If there are two things that are sacred to us Finns, they must be sauna and coffee (not combined, though). Coffee belongs to most of the situations in a Finn’s life. Whether it’s about joy or sorrow, home or work, spending time with family and friends, waiting for the bus, sitting by a campfire or a first date – there has to be coffee. As we all know, communication between us Finns isn’t our strongest part. So whenever we get into a difficult or awkward situation, it’s always handy to have a cup of coffee nearby. Taking a sip from your mug is a great way to fill a silent moment, and gives you a second to think of your next line.
The average amount of coffee consumption per Finn is 2,64 cups a day. That makes altogether 9,6 kg’s of coffee beans per year. But how do we even have the time to drink this much coffee, one might ask?
One thing that definitely helps, is that all people in working life are blessed with legal coffee breaks here in Finland. It’s common that one can have two 10 minute coffee breaks a day, in addition to a half-an-hour lunch break. This means most of us drink coffee about three times during the work day, since most of the lunch restaurants include a free cup of coffee when purchasing a lunch.
In Finland we also have this thing called santsikuppi, which means that in many places when you buy a cup of coffee, you can have a free second fill. One coffee place in Helsinki is particularly famous for their santsikuppi policy. In Cafe Regatta they give you 5 cents back for each santsikuppi you drink. This, if anything, is a good example of Finnish customer service at its best, and servers well us coffee drinking nuts!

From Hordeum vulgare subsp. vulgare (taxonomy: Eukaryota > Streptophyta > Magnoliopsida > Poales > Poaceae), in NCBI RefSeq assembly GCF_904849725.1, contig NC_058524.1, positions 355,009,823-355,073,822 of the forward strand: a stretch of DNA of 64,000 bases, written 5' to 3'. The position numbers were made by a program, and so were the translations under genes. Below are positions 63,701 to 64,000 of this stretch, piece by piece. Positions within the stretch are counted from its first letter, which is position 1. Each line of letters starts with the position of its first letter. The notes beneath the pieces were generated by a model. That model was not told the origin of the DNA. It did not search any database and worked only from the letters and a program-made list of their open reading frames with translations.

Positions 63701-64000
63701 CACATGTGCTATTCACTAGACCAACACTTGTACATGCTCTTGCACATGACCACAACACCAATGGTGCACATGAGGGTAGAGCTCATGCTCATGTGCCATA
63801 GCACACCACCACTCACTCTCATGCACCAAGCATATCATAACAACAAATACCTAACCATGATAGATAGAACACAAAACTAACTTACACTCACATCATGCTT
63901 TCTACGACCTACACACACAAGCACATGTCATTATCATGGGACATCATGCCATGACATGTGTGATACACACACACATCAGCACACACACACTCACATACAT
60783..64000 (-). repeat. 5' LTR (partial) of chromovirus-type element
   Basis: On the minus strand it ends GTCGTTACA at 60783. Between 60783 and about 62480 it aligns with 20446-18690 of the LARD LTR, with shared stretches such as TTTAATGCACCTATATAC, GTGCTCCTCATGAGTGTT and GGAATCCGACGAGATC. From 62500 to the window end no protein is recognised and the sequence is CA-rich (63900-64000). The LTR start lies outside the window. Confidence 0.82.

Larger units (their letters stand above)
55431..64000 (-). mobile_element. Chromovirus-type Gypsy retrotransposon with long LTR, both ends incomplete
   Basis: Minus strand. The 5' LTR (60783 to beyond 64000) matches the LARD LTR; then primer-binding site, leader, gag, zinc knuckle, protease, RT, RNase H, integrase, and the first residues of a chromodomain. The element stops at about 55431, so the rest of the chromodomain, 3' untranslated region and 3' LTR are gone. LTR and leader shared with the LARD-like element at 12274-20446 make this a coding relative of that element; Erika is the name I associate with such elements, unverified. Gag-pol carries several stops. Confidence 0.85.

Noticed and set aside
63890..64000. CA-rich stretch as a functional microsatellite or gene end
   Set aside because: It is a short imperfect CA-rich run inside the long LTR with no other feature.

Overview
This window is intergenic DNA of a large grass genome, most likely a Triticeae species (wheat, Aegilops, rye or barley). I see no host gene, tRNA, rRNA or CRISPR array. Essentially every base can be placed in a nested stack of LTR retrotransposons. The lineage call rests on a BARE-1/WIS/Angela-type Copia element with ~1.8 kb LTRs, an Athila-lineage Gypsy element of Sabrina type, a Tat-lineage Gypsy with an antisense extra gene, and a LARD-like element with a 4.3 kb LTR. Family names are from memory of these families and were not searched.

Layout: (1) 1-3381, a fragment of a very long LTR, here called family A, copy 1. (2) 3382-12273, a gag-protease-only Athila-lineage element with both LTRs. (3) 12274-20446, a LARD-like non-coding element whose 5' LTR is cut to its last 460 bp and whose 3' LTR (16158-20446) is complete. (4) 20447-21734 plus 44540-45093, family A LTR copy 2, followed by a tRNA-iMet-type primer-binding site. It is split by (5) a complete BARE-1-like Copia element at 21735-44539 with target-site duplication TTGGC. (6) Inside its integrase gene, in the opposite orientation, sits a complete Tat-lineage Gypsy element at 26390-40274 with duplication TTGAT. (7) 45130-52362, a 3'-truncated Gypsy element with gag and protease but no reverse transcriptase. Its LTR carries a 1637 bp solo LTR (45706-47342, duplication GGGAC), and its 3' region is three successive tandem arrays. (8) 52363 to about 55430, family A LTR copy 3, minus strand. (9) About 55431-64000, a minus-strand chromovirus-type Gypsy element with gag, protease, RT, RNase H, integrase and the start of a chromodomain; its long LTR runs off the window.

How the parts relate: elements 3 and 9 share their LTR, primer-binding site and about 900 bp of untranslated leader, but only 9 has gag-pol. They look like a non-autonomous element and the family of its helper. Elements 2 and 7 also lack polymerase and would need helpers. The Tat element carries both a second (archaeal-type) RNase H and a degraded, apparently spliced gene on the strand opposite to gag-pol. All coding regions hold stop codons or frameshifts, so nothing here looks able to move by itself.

In fact, we have a theory that the coffee addiction we nowadays have here in Finland, is due to our history. Coffee drinking hasn’t always been this easy in Finland, since the Second World War almost ended Finnish coffee culture. During those years of war, at first coffee was regulated and at some point it simply wasn’t available at all. But luckily us Finns have always been inventive, especially when it comes to coffee, and so we created a coffee substitute. This substitute was for example made of grain, pine bark, sugar beet, potato peel or beetroot – so basically the ingredients were anything you can imagine. We don’t know about the taste, but can imagine that it wasn’t quite like the original product.
The arrival of the first shipment of coffee after the war years in 1946, was a huge event in the Turku harbor. People gathered to witness when ship Herakles floated to the dock, full of long awaited coffee beans.
So when a baby is born, we drink coffee. When our kids end their school year or graduate, we drink coffee. When one gets a promotion, we drink coffee. When your best friend gets married, we drink coffee. When someone gets divorced, we drink coffee (and mix some strong alcohol like Jaloviina in it). When kids play and set an imaginery coffee table to their friends, moms drink coffee. When supermarkets put coffee on promotion, we queue to stock up our coffee storage so that we can drink coffee.
As you can imagine by now, coffee truly plays a significant part in our daily lives. Many people say they can’t properly start their day if they haven’t had their morning coffee. For those coffee drinkers who also want to enjoy this nectar of life in the evening, there is of course de-caffeinated coffee. This is a good way to ensure you can have both coffee and a good night’s sleep.
So the next time you have a cup of coffee with your Finnish friend, observe how their nostrils vibrate as they smell the fresh coffee, and eyes fill with happiness when they raise the mug to meet their lips. While having a casual conversation over a cup of coffee, you might even want to surprise your friend with some trivia you just learned from this blog post.
Oh, it’s coffee-o’clock! Until next time folks!
PS. Approximately four cups of coffee per person were consumed while creating this blog post.
coffeeFinnish cultureFinnish people